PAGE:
Category: Adrenal Disorders

Monitor: 2

2 - FALSE POSITIVE URINARY METANEPHRINES - A CASE SERIES

Saturday, Apr 27
11:00 AM – 11:30 AM

Objective :

Despite the rareness of pheochromocytoma, availability of definitive treatment makes early diagnosis crucial to avoid life-threatening hypertension. It is essential for the clinicians to be familiar with the interpretation of 24-hour(hr) urine fractionated metanephrine screening test results to avoid unnecessary workup.


Methods : This is a retrospective, descriptive report of case series of two patient who had false positive urinary metanephrine during the endocrinology office visit.


Results :


Case 1: A 64-year-old female with the history of hypothyroidism and fibromyalgia presented with complaints of diaphoresis and palpitations. Her physical exam was unremarkable. Initial workup for hyperhidrosis resulted in normal thyroid function test (TFT), tryptase and 5-hydroxy indoleacetic acid (5-HIAA) level. Her 24-hr urine test showed metanephrines 69ug/24-hr (52-341), normetanephrine 760ug/24-hr (88-444) and total metanephrines 829ug/24-hr (140-785). On further questioning, she reported taking duloxetine for fibromyalgia. Considering the potential interference between antidepressant use and 24-hr urinary metanephrine testing, the test was repeated two weeks after discontinuation of the duloxetine with a normal result. Her repeat TFT showed suppressed TSH and symptoms resolved with subsequent levothyroxine dose reduction.




Case 2: A 73-year-old female presented with complaints of generalized hyperhidrosis, palpitations, and frequent loose stools. Initial workup resulted in normal TFT, and thyroid ultrasound. Endocrinopathy workup showed normal tryptase, 5-HIAA level, but elevated 24-hr fractionated urinary metanephrine 135ug/24-hr (52-341), normetanephrine 863ug/24-hr (88-444) and total metanephrine 998ug/24-hr (140-785). On review, the patient reported quetiapine use for insomnia. Repeat 24-hr urine fractionated metanephrine testing two weeks after discontinuation of the atypical antipsychotic (AAP) resulted normal. Thus, the abnormally elevated urine metanephrine was determined to be due to drug interference.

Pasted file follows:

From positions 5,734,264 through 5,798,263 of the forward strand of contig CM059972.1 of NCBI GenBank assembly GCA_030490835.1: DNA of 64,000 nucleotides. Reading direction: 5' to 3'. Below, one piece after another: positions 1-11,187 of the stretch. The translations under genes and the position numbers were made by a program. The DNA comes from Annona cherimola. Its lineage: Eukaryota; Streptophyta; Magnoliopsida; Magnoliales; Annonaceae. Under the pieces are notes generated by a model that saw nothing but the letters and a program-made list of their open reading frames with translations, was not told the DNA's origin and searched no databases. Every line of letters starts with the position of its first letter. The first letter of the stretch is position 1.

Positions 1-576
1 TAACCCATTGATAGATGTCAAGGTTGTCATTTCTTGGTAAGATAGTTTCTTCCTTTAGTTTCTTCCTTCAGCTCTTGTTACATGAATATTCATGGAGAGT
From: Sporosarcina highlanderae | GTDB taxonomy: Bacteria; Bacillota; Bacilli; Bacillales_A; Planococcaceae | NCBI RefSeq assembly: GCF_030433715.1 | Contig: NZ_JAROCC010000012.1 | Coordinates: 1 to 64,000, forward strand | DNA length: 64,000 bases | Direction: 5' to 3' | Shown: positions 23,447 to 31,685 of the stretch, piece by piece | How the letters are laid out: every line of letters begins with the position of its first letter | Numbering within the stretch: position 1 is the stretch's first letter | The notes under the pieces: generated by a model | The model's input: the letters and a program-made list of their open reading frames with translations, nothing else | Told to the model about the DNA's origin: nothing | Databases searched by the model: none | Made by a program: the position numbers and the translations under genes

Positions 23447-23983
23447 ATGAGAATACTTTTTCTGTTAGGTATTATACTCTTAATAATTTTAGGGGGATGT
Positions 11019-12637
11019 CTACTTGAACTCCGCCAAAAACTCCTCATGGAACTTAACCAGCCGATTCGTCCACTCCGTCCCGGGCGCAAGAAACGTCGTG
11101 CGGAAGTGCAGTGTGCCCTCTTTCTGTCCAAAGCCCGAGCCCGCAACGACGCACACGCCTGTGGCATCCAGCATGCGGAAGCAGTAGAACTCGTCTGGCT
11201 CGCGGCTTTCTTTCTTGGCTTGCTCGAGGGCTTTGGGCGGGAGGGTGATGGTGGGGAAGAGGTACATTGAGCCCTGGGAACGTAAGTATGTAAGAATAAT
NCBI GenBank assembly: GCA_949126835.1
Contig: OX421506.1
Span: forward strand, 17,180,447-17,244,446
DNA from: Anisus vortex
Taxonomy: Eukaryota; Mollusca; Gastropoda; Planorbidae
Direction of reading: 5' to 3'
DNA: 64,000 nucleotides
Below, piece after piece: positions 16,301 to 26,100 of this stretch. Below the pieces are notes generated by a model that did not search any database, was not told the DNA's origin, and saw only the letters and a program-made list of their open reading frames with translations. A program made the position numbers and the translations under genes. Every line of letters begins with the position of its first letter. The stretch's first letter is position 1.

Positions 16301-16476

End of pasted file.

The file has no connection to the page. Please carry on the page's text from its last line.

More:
Discussion : Clinical practice guidelines recommend discontinuation of interfering medications, such as tricyclic antidepressant, levodopa, and adrenergic drugs, prior to 24-hr urinary fractionated metanephrine testing. AAP and serotonin-norepinephrine reuptake inhibitors are widely used but overlooked medication that leads to misleading test results and subsequent unnecessary imaging. Both cases discussed here had a false positive test as a result of medication interference.


Conclusion : The 24-hr urinary metanephrine test is widely used for pheochromocytoma screening and this report underscores the importance of reviewing home medications prior to testing in order to avoid unnecessary workup.

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Monisha Priyadarshini Kumar

Resident Physician, PGY2
Cleveland Clinic Akron General
Akron, Ohio

NA

Nairmeen Haller

Director of Research
Cleveland Clinic Akron General
AKRON, Ohio

NA

Michael Morocco

Attending Physician
Cleveland clinic Akron General
Akron, Ohio

NA

Monisha Priyadarshini Kumar

Monisha Priyadarshini Kumar

Resident Physician, PGY2
Cleveland Clinic Akron General
Akron, Ohio

NA